My 2015 adventure: Eastern Europe. The starting point, Budapest. Or, specifically, Buda, the western side of the Danube River (and bearing virtually no resemblance to that Montenegrin party hotspot Budva Caroline and I plodded through five years ago).


Buda is the hillier, less urban side of the Danube, which separates what once were two distinct towns.


Unlike busy Pest, Buda is the side with fairytale European streets…


…and the shimmering palace atop the mountain.


The Gothic Cathedral truly is something to behold.


Fisherman’s Bastion, a particularly ornate stretch of the old city’s walls, so-named because it was defended by the local fishermen.


Nowadays its towers provide the backdrop for many scenic photographs…



…and what must be one of the more picturesque cafes on the continent!

Buda, to be honest, wasn’t my favorite side of the river, with its throngs of tourists and what felt like a pretty vanilla atmosphere.


But it definitely excels in one area: views across the river to Pest.


For one, it’s got a great view of what most be one of the coolest-looking Capitol buildings anywhere.

b_bastionviewFrom the mountain above or the river below, it is an amazing backdrop to any picture!


One of the more striking memorials I’ve seen, of a teenaged fighter in the 1956 uprisings against the communist government. The government waited until his 18th birthday to put him to his death.


To get an even more amazing view of the city, take trail up to the Citadela.


Castle Hill from the trail.


The lumbering Citadela was built in the mid-1800s by the Austrian rulers. It was seen by locals more as a mechanism to control the population than to defend the city from outsiders. Without a clear military purpose, it fell into a state of disuse and flux in the 20th century, and was used for all manner of purposes: as lower-income housing, as a Nazi fortification, and as a Soviet control center.


Now it serves mainly as a monument and scenic overlook.


And the complete view, with Buda on the left and Pest on the right!

Posted by: Caroline | June 10, 2015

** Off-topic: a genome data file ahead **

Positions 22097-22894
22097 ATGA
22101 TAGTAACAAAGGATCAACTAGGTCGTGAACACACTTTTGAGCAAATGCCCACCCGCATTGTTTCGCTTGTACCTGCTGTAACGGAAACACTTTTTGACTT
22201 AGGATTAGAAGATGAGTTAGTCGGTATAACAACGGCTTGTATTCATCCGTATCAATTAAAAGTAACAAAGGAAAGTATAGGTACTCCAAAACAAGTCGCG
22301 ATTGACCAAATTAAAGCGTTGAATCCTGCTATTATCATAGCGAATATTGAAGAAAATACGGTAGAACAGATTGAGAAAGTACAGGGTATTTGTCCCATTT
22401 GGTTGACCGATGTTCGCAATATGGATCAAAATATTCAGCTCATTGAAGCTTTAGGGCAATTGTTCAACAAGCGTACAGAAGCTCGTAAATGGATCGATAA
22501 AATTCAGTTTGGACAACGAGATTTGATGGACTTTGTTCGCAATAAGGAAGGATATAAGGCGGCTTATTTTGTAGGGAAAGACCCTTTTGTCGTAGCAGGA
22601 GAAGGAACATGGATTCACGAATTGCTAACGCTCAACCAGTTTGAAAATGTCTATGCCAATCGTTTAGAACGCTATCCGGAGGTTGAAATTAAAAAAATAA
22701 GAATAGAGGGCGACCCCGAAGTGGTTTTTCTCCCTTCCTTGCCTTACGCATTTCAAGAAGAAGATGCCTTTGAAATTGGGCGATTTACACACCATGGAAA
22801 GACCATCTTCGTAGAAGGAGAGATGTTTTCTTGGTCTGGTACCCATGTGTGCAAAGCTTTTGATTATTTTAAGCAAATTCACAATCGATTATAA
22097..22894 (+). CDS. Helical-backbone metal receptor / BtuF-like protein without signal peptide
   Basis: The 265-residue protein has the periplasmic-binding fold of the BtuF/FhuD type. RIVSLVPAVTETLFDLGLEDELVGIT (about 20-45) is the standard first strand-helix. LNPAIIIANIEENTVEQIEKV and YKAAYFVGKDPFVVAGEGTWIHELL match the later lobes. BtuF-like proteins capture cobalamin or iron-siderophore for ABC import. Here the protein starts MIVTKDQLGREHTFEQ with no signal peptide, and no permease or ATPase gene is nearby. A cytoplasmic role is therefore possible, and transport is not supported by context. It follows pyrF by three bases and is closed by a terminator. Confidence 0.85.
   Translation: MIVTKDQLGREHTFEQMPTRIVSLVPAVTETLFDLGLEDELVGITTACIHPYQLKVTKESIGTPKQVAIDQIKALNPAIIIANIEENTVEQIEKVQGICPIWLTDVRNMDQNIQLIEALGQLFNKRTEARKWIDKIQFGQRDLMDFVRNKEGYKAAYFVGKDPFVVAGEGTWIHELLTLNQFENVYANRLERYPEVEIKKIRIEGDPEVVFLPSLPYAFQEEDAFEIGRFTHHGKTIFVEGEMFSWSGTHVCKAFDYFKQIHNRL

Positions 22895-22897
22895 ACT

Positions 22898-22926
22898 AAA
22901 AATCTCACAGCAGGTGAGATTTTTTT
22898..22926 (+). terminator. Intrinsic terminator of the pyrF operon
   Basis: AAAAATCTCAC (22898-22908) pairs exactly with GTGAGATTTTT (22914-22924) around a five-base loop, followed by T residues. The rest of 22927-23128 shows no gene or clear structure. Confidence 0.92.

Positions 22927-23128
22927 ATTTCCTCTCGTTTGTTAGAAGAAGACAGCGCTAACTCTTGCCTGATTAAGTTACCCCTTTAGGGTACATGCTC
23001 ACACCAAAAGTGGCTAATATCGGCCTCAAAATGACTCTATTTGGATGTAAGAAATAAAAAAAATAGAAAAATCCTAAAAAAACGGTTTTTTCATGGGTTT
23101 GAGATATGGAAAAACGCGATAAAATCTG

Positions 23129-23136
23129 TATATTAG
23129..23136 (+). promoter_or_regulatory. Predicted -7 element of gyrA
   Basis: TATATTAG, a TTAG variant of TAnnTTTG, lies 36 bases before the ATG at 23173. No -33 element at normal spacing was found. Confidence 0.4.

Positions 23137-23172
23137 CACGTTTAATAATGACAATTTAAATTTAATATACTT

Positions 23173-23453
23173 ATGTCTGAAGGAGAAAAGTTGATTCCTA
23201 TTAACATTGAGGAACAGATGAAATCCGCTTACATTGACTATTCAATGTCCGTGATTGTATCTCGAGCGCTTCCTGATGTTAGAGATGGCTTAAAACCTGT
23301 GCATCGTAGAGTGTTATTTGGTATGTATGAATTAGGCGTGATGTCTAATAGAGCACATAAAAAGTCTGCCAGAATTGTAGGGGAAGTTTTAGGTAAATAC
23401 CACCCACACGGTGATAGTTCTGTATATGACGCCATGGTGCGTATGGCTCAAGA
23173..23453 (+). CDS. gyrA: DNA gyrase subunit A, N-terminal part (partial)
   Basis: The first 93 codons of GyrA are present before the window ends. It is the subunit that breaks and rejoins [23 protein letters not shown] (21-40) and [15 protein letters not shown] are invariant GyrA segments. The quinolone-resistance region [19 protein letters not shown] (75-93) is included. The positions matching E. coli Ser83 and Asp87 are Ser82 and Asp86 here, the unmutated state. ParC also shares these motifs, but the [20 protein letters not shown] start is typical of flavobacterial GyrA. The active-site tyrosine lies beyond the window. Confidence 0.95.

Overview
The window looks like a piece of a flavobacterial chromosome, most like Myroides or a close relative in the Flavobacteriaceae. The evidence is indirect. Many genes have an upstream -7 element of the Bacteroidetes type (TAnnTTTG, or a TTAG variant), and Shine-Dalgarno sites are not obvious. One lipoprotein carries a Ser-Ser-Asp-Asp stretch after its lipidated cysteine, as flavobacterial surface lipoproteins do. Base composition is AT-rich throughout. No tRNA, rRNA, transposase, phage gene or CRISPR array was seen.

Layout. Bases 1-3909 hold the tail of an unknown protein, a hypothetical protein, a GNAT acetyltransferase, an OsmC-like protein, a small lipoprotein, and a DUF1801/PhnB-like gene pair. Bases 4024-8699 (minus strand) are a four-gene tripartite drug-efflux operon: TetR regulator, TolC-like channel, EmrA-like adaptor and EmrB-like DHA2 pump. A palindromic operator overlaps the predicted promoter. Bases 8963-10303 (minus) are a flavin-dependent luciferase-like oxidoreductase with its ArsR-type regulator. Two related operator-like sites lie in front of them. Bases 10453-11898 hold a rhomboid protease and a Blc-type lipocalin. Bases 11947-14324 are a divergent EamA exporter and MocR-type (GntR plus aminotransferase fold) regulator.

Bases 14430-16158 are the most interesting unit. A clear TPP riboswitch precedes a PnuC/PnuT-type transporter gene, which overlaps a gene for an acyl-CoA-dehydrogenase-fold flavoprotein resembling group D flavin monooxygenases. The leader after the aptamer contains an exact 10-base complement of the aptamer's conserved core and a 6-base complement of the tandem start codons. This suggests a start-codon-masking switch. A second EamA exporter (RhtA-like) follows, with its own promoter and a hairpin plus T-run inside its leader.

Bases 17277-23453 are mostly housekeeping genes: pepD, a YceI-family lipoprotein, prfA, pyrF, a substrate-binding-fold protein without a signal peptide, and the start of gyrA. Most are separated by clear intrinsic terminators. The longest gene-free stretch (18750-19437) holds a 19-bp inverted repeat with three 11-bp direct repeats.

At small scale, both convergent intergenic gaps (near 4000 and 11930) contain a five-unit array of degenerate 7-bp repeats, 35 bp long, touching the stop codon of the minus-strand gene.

The Return to Samana

Haiti is a gem well worth the travel difficulties, but after our time there, Las Terrenas was welcome relaxation. Even though the pristine beach is its main draw, the town itself is charming, complete with puzzling architecture…


… aptly named restaurants…


… and my favorite beach cafe. Caffeine is essential after those strenuous days lounging on the sand. It can really wear a person out.


The cafes that line the beach were perfect breezy hangouts for enjoying the World Cup matches (and a fresh mojito or two). The fact that Las Terrenas attracts people from all over the globe meant someone in the cafe was deeply invested in each and every game.


(I have to confess I was a little more invested in the beach!)


In all of our international travel exploits, Alex and I had yet to rent a car. Up until this point, it had forced us to get creative with public transportation and our own two feet, but we also thought: maybe it’s limiting us. We wanted to do some true exploration on our own, so we rented this off-brand beauty from an agency in town. They needed to keep Alex’s passport, and our flight was the next day, so it was essential that we return the car by closing time that evening. It was early morning and we had until 6pm, so we figured this was totally reasonable for a short hour or so drive to the guidebook-recommended Playa Rincon.


It was refreshing to be able to pull over and take pictures wherever we wanted rather than quickly snap blurry shots out of shoddy speeding minivans. The drive featured plenty of gorgeous vistas…

rental2    rinconview